Is the FPGA Smatfusion2 claimed to be highly secure by its manufacturer (Microsemi, now Mircochip) because it is a non volatile memory FPGA? Meanwhile the SRAM FPGA like the zynq 7000 are considered vulnerable because the content need to be loaded each time power is applied to the system? Is that enough to ensure secure booting?

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    \$\begingroup\$ It is enough for those for which it is enough. That is how marketing works. If you want to know if it is secure, then give a definition of what is secure. \$\endgroup\$ – PlasmaHH Sep 17 '18 at 13:41
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    \$\begingroup\$ Perhaps you should invite Microchip to your office and ask them about the security of their products and how you wish to utilize them for your projects. They're the best source of information, not us. \$\endgroup\$ – user103380 Sep 17 '18 at 14:19
  • \$\begingroup\$ after your comments I updated it to : is it enough to ensure secure booting \$\endgroup\$ – Lavender Sep 17 '18 at 14:40
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    \$\begingroup\$ The SmartFusion 2 documentation cover all the different secure boot settings and security functions in detail. It's probably best to read through that so you can ask more specific questions. \$\endgroup\$ – user185972 Sep 17 '18 at 15:24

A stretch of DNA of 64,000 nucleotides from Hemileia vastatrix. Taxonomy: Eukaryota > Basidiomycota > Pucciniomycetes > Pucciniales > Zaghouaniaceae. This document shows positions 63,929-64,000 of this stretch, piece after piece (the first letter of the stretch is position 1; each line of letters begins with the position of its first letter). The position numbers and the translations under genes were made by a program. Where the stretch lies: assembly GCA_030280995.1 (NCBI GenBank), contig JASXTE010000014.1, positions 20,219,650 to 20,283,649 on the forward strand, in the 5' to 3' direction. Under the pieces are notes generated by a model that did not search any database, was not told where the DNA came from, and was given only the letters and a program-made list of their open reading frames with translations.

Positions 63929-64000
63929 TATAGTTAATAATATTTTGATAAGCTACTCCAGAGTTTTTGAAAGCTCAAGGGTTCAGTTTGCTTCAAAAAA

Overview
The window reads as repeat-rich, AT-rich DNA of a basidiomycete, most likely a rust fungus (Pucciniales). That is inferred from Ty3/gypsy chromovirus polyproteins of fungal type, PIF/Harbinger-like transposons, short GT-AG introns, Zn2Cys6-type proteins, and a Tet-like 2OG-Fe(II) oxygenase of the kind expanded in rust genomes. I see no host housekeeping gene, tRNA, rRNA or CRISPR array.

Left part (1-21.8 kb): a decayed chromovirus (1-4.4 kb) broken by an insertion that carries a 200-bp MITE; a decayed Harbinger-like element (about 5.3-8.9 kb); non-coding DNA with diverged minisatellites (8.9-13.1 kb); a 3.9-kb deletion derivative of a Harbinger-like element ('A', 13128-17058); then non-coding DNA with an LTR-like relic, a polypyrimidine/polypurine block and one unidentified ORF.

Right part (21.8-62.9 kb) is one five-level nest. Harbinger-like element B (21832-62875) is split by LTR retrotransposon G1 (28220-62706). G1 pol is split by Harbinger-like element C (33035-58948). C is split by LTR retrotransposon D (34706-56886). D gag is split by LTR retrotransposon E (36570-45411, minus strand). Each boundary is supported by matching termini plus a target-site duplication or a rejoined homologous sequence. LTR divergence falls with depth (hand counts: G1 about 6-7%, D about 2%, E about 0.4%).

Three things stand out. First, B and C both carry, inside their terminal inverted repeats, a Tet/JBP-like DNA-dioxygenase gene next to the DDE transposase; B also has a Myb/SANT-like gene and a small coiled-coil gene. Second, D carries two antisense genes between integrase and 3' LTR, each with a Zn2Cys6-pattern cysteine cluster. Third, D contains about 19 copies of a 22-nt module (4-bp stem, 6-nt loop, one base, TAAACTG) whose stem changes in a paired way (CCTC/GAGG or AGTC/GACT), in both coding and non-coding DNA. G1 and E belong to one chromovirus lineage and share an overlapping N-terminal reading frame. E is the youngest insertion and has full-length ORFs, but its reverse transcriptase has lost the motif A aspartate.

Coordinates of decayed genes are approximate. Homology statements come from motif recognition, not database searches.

Nothing is absolutely secure. There are degrees of security. While higher security is often advantageous, there are usually tradeoffs to get it. These can be higher cost, more difficulty in working with and doing development using the product, etc.

Storing the configuration inside the FPGA does provide higher security than having the configuration external and having to load it into the FPGA at powerup. Whether that's secure enough for your purposes is something only you can say. Meaningless words like "highly" are just that, meaningless.


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